The Diary Keepers: World War II in the Netherlands as Written by the People Who Lived Through It

By Nina Siegal; reviewed by Jeannette Hartman

Journalist Nina Siegal had finished talking to two researchers at the NIOD Institute for War, Holocaust and Genocide Studies in Amsterdam about a photographic exhibit, when one of them, René Kok, invited her to see something else before she left.

He showed her an archive, lit like a scientific lab, filled with rows of metal filing cabinets and camel-colored boxes containing more than 2,100 personal diaries from World War II.

Anne Frank’s diary (#248) is one, but so are others written by “shop clerks, resistance fighters, train conductors, artists, musicians, policemen and grocers.”

Siegal points out that Anne Frank’s diary gave the world the impression that the Dutch protected their Jewish citizens because the Frank family were hidden for more than two years by friends.

The truth, according to Siegal, is that The Netherlands had one of the lowest survival rates for its Jewish citizens of all the Western European countries. Of an estimated, 140,000 Dutch Jews, only about 35,000 survived. That is to say 75 percent of the Dutch Jewish population was murdered in five years, compared to 25 percent in France or 40 percent in Belgium.

Siegal’s exploration of the archive led to her book, THE DIARY KEEPERS. The book offers a snapshot of life during the German occupation, an examination of the role diaries can or should play in recorded history, and how attitudes about remembering the Holocaust changed over time.

The diaries

Seven diaries are excerpted in this book. Three are written by Jews (one survived the occupation in hiding, one wrote from a concentration camp and one worked for the Jewish Council until the Jewish community was liquidated). Two were written by Dutch Nazis, one a policeman in Amsterdam and another the wife of a doctor aspiring to an SS position in The Hague. One was written by a member of a resistance organization and one by a 17-year-old factory clerk.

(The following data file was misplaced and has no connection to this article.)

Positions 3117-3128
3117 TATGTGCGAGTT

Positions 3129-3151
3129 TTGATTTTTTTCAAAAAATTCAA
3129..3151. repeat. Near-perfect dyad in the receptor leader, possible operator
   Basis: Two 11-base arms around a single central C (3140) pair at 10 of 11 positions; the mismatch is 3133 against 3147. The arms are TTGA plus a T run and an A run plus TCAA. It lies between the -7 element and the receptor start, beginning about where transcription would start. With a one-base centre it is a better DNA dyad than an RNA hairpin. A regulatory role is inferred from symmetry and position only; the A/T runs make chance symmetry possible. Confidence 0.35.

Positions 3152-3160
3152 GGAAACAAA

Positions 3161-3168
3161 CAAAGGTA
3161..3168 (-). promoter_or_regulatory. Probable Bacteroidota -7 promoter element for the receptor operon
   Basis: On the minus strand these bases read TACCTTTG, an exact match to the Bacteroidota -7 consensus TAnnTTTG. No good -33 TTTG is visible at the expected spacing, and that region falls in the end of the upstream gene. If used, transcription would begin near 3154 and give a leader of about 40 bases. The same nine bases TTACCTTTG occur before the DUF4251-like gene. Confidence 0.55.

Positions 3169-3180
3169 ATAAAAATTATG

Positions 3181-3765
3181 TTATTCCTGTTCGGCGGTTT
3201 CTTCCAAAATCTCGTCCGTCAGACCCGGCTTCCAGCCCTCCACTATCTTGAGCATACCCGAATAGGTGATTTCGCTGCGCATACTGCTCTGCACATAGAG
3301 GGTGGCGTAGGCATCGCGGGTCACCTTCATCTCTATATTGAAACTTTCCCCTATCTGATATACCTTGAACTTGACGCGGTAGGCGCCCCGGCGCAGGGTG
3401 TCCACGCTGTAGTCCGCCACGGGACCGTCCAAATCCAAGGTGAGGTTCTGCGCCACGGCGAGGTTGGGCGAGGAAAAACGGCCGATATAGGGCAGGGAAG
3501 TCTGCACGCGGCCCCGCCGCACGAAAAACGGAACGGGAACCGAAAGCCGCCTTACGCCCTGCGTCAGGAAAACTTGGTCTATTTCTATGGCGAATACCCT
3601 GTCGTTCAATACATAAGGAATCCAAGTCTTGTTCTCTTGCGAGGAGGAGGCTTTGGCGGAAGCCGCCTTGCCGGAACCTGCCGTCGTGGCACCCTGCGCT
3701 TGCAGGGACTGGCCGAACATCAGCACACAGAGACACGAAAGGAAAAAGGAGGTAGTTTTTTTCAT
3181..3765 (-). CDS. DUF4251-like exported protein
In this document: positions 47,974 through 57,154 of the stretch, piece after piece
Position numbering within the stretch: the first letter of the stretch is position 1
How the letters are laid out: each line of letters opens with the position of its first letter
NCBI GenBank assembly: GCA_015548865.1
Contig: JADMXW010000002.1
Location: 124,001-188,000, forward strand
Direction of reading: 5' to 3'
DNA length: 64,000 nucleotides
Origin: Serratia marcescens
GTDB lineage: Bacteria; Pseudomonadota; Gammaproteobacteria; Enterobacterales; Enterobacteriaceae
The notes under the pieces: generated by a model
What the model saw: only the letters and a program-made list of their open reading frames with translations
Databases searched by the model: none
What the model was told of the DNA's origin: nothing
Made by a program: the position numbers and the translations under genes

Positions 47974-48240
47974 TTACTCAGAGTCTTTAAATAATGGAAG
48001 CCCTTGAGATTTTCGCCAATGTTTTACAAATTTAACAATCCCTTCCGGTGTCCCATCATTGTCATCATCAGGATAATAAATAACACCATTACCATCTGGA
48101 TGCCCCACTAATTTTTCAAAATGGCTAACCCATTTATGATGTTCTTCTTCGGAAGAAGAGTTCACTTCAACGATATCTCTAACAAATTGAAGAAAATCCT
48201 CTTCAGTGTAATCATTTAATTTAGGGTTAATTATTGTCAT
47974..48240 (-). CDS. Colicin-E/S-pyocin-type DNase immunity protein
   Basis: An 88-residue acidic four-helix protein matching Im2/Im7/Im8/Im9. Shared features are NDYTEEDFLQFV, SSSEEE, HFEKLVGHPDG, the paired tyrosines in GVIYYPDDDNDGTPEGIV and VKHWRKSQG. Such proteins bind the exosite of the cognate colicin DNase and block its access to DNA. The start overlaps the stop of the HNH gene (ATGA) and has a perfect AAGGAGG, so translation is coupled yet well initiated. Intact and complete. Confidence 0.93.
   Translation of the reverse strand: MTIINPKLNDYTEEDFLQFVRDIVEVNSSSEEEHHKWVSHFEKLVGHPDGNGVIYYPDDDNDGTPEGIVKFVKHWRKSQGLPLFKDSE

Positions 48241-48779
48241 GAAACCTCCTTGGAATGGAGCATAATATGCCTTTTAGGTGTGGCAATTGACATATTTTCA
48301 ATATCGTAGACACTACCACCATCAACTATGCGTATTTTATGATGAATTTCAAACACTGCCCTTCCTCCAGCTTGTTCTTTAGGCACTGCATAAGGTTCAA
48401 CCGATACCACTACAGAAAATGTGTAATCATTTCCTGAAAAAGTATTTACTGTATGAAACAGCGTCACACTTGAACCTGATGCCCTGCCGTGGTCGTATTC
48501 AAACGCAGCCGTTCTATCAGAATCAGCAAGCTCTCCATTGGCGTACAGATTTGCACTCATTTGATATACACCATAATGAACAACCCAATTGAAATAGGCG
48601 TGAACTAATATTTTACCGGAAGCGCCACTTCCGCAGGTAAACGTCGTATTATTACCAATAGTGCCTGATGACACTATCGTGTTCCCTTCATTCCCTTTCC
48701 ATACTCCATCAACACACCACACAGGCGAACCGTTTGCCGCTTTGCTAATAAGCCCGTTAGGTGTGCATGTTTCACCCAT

The excerpts begin on May 10, 1940, when German Luftwaffe paratroopers dropped around The Hague. As each section opens, Siegal gives context for the events unfolding as the diarists wrote. This gives readers many views of the same events. (In one case, two diarists – Douwe Bakker, a Dutch Nazi and police agent, and Ina Steur, a clerk at the Werkspoor Factory – were at the same event they described in their diaries later.)

One writer Siegal selected was Philip Mechanicus. He grew up in Amsterdam’s Jewish Quarter and became a respected foreign correspondent, covering among other things Russia and Palestine. Mechanicus was fired for being Jewish in 1941 and arrested in September 1942 for being in public without a yellow star.

He was sent to Amersfoort concentration camp where he was tortured. Two months later, he was transferred to the Westerbork transit camp. His diary was written in 15 little notebooks he got from the camp’s school. Before he was sent to Auschwitz he was able to smuggle the notebooks to his non-Jewish ex-wife. Thirteen survived.

“I have the feeling that I am an unofficial reporter covering a shipwreck,” Mechanicus wrote on May 29, 1943.

Diaries as history

Siegal repeatedly reminds us that we look back at history with 20-20 hindsight. Today, we know what lay ahead for the diary writers. But they had no idea when they were writing. What they recorded is an experience in a singular moment.